Source: Bill Keveney / USA Today
Viewers appear to be responding to Scandal‘s personal and political intrigue. In its first full season, it is up 6% in viewers (averaging 8.4 million) and 19% in advertiser-prized young adults over an abbreviated, seven-episode premiere last spring that featured no lower-rated reruns. Its six most-watched episodes have come in the past seven first-run airings.
Scandal also is drawing a substantial social-media following, encouraged by ABC’s marketing efforts and the dedication of the cast, Rhimes and others involved with the show, who live-tweet each episode. Momentum picked up after the presidential assassination attempt in late November, facilitated by the network’s creation of customized hashtags, such as #whoshotfitz.
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The Feb. 7 episode, in which the president kills a Supreme Court justice to prevent her from confessing to the bid-rigging and assassination attempt, generated more than 350,000 tweets and was Thursday’s most-talked-about show on Twitter, according to the network. Throughout the evening, a number of trending topics were Scandal-related.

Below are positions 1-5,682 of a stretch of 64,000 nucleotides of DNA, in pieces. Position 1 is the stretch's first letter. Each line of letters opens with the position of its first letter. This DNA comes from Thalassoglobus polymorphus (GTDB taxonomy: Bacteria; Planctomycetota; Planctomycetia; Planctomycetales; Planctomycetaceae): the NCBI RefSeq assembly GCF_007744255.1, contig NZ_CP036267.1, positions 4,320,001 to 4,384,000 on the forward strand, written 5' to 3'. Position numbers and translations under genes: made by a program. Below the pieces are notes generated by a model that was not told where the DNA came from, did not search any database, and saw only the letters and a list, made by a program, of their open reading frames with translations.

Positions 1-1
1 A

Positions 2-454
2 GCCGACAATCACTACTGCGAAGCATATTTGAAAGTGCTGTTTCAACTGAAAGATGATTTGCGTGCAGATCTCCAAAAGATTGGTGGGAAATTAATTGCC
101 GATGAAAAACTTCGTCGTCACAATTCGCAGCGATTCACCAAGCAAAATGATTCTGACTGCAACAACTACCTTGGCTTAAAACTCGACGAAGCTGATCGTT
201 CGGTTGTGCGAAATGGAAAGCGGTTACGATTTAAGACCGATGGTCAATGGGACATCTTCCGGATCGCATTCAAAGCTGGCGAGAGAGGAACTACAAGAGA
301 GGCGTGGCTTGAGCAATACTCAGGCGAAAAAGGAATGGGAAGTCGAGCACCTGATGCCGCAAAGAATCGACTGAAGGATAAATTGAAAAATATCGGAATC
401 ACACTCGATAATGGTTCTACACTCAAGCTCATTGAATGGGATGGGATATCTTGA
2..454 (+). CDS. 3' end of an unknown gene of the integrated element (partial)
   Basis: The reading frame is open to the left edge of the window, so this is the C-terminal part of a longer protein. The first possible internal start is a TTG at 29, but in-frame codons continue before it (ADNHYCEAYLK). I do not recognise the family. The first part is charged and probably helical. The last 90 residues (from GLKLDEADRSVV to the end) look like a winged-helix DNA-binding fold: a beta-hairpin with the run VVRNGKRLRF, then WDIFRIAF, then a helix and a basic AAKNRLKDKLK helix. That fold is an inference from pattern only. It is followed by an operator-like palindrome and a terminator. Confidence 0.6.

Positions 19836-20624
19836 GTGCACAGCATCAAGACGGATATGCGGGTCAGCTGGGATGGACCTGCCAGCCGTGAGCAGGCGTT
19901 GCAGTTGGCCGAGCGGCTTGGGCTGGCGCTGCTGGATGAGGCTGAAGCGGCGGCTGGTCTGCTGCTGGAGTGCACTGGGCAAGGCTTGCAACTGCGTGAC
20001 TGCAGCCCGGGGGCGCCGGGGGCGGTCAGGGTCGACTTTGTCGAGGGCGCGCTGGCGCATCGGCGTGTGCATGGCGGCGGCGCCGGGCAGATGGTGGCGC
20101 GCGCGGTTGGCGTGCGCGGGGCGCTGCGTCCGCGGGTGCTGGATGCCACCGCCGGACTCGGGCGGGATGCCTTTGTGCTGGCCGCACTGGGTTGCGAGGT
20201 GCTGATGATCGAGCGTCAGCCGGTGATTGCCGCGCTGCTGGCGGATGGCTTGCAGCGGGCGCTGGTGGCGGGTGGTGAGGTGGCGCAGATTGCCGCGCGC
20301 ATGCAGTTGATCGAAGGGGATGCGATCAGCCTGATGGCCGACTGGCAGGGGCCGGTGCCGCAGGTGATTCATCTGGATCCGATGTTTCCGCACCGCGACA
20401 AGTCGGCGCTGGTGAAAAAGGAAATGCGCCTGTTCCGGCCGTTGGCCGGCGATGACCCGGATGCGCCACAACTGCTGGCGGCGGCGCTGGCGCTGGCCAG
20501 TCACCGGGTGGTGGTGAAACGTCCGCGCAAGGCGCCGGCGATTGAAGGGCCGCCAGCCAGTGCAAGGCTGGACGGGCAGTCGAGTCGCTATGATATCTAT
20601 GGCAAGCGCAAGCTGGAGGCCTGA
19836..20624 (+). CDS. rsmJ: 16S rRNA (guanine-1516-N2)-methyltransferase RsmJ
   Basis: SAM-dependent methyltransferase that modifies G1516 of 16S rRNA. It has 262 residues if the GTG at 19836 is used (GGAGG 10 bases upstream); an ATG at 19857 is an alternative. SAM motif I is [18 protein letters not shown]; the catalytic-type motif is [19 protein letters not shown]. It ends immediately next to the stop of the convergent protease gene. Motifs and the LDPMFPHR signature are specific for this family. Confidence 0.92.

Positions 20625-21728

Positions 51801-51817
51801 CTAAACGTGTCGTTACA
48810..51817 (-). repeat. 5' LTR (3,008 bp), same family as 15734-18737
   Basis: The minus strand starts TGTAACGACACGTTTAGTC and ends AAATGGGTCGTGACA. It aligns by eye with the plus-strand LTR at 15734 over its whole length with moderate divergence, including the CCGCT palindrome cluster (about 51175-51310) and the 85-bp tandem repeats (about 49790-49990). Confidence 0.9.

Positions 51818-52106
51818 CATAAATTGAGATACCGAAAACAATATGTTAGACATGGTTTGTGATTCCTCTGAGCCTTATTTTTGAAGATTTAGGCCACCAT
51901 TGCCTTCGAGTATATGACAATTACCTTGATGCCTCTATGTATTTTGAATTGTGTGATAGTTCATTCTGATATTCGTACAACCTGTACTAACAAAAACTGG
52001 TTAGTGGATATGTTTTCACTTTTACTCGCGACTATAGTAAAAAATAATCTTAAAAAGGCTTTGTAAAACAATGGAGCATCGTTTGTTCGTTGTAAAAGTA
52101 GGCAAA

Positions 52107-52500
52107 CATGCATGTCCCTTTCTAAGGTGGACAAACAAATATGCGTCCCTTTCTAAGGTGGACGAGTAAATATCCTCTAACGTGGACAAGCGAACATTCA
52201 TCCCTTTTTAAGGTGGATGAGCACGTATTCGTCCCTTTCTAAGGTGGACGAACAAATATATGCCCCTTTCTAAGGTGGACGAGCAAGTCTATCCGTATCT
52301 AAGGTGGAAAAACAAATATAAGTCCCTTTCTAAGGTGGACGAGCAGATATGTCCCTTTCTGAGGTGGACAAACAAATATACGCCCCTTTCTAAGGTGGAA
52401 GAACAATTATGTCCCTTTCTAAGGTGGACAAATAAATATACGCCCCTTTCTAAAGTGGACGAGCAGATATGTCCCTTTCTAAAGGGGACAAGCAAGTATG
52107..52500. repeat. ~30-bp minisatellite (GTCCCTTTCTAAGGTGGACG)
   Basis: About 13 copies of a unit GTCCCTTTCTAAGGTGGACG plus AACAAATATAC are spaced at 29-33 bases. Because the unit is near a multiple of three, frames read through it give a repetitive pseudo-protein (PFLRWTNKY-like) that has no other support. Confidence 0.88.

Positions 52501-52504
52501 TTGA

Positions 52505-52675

Networks are starting to tout their series’ social standings. And the industry considers social-media activity to carry a number of benefits. They include drawing the interest of those who may be new to the show and, with live-tweeting, encouraging live viewing in an era when so much is watched at a later time, says Marla Provencio, ABC’s executive vice president of marketing.
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